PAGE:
There sure are some pretty decent tracks lurking in their debut long-player, Ethereal. “The Charm Of The Sirens”, for instance, is ripped with the kind of base-level addictive chorus that will see the crowd surging forward at their live shows – especially if Threat Signal’s Jon Howard makes an appearance, as he does here. It bursts forth from the wandering miasma of fascinating, spaced-out layering that surrounds it.
Tracks like “Genetic” and “Don’t Let Us Fall Into Temptation” match the scarring rawness of Julián del Sol’s vocal roar to the duelling guitar squall and well-timed mini-beatdowns. Sure, the click on the kick pedal is inevitably going to receive some hate, but the charged atmosphere of these bruisers will invigorate; veins will pulse on foreheads; we’ll be ready for action. And at the other end of the scale? The closer, “Gliese 581c”, is an oddity of gentile beauty.
Elsewhere, the main problem is the lack of track-to-track cohesion. Rather than an album, it feels like three EPs thrown together – 5FDP-lite ballads that give way to grim All Shall Perish ear-melters. In a nutshell, I give you “Shattered Breath”. It divides it’s time between serenading you and ripping your face off. It’s as if soft rock breathed out hard rock which breathed out a screaming metal bastard. It’s an utter lunatic of a track.
They even have a crack at cutting out the really heavy sections and leave us with the stumblingly morbid atrocity of “Rain”. Oh, and that track goes on for seven minutes – every time the track rolled around and the guitar solo kicked in, I found myself gnawing my own fingers, desperately resisting the desire to mash at the skip button. The segueing between the constituent sections of “Ether Ruins” is slightly neater but match it up to any tracks that the Basick brigade of Aliases, Visions or Circles recently managed and it falls short of impact.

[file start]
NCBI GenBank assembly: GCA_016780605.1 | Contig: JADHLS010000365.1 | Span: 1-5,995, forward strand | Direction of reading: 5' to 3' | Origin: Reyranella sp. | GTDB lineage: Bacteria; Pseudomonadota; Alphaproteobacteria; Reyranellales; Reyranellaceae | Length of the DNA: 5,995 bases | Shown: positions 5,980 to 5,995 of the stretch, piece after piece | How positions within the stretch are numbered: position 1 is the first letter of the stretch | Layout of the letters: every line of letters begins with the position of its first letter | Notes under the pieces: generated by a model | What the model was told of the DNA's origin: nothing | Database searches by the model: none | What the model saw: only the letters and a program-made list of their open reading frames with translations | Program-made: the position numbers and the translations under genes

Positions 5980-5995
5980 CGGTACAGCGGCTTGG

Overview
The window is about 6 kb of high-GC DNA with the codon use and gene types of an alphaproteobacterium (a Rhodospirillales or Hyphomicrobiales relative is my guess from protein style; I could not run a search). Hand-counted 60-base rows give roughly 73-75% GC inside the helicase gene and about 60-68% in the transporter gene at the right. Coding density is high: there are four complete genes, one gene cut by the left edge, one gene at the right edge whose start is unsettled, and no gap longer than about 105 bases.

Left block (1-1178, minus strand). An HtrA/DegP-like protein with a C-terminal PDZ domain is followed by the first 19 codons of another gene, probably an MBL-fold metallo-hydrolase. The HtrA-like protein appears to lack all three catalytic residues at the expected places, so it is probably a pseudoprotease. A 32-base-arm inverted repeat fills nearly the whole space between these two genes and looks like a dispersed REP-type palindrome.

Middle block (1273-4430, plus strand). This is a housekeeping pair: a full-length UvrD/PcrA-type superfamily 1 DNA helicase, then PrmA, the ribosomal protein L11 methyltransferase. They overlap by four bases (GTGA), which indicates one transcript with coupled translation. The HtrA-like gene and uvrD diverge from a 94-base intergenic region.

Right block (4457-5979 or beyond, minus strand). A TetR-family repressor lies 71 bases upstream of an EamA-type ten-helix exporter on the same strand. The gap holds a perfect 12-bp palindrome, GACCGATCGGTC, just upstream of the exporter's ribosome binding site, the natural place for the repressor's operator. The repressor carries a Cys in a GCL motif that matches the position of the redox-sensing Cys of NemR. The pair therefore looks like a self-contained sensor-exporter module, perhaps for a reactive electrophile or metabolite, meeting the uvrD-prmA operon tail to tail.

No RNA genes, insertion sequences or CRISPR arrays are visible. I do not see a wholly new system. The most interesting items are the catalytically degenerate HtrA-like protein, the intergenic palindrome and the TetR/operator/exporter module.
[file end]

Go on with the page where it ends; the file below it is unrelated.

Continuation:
They try all manner of electronic distractions, emotive pianos and squealing solos, even tricks like walking the sound from speaker to speaker, but nothing can seemingly save each track and, by design, this album from mediocrity. And their worst faux-pas of all? By opening the album with their weakest track, “Sumeria”. It opens with a formulaic, echoing, heartbeat thrum, and an oddly-warping arpeggio that skids into a technical metal smorgasboard ripped with tone-deaf screams and cleans. Given the spasmodic nature of the song construction, which in itself is unsettling, you are left with little but the gutless chorus accessible, so the listener clings to it desperately like it’s a sinking ship.
A well-read movie critic once eloquently described the first Transformers flick as the equivalent of director, Michael Bay, “beating his chest and waving his penis at us for a couple of hours” – a brilliant summation of a man who chose not to include a similar standard of character development, plot implementation or transition to that which he achieved in either The Rock or the Bad Boys movies. This pretty much sums up how I feel about Overdown and their album Ethereal. If the band has the skills but no dedicated plan on how to implement them, this is what you get. It’s maddening. Fingers crossed then, that for the next album, the Spaniards will spend as much time working their minds as they have working their willies.
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